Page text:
Jorge Castaneda

Professor of Political Science and Latin American Studies, National Autonomous University of Mexico / New York University

U.S.-Mexican Relations Today, 1/18/2000
Prospects for Change in Latin America, 1/20/2000

Jorge Castaneda, at present a visiting professor of Political Science and Latin American Studies at New York University, is one of the most influential public intellectuals and most outstanding social scientists in Mexico. Through regular publications in foreign policy journals, leading newspapers and magazines, Castaneda commands extraordinary international visibility as a scholar, author, and columnist, speaking to issues concerning US-Mexican relations and the post-Cold War impact on third world prospects for democratic development and social change.

Throughout his distinguished career, Castaneda has established himself as one of the leading social scientists in the hemisphere. After receiving his B.A. from Princeton University, Castaneda went on to pursue several advanced degrees at the Universite de Paris including a doctorate in Economic History. His numerous fellowships and appointments attest to his level of achievement and recognition. Castaneda has served as a professor in the Graduate school in the National Autonomous University of Mexico for over 20 years. During that time he has held appointments as a visiting professor at Dartmouth, New York University, University of California, Berkeley and Princeton. In addition, he is a recipient of the prestigious MacArthur Foundation research grant. Castaneda's scholarly recognition derives from the quality of his publications. Since 1980 he has authored ten books, including four written in English.

His 1993 publication, Utopia Unarmed, is a tour de force. This book offers a careful historical recreation of the contemporary history of the Latin American Left since the Cuban Revolution. He combines a top-down analysis of the impact of the Cuban Revolution with a detailed social history of those environments in which social and political movements emerged. Castaneda, himself, had personal and political relations with some of the key historic figures on the Left and therefore the level and scope and intimacy of detail achieved in this work has never been matched. At the same time, Castaneda directs his research towards the everyday life of marginalized barrios to connect thoughtfully with its inhabitants, using the skills of an accomplished ethnographer. Castaneda concludes with a stunning portrait of the Left suffering a severe identity crisis in the wake of the fall of the Berlin Wall, and offers insightful suggestions for a new road that might be followed.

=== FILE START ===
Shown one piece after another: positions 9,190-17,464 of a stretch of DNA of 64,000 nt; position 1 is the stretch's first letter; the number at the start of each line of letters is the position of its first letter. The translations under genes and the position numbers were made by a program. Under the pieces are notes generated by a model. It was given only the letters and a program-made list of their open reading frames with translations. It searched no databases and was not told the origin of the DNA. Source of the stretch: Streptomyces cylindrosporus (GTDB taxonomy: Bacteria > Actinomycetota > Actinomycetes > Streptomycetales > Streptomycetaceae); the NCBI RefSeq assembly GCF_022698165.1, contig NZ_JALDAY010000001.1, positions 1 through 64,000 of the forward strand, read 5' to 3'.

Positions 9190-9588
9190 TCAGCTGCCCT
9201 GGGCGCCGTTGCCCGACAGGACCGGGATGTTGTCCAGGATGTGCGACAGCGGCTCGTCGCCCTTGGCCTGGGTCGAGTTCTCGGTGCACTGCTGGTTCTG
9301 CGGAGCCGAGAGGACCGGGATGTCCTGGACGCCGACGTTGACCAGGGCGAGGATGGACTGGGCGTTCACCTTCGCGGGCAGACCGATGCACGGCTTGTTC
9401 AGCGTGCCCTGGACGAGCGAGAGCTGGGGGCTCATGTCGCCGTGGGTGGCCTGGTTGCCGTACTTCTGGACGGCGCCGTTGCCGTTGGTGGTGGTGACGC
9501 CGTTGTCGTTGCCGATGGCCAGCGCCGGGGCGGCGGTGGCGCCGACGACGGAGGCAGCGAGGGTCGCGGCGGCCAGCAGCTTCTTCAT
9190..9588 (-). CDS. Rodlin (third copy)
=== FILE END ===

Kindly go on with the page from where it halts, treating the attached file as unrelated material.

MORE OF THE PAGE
Castaneda's influence extends well beyond the academic community. Through regular columns in the Los Angeles Times, Reforma (Mexico), El Pais (Madrid), La Nacion (Argentina), El Tiempo (Columbia), El Nacional (Venezuela) and Newsweek International, he has attracted a large international audience. His articles are widely read and appreciated in large part because of Castaneda's unique policy perspective, which in turn derives from his peculiar insider/outsider status. Although a dissident from the Partido Institutional Revolucionario, the official party, Castaneda has nonetheless been called upon by the Mexican government to serve in an advisory capacity. Particularly important was his role in formulating Mexican Policy about Central America during the decade of civil wars if the 1980s. Similarly, though often critical of the United States policy in the region, Castaneda has become an important voice in the United States foreign policy community. Thus he has testified before Congress, has been a senior fellow at the Carnegie Endowment for International Peace, and has served as visiting professor at the Woodrow Wilson School for Public and International Affairs.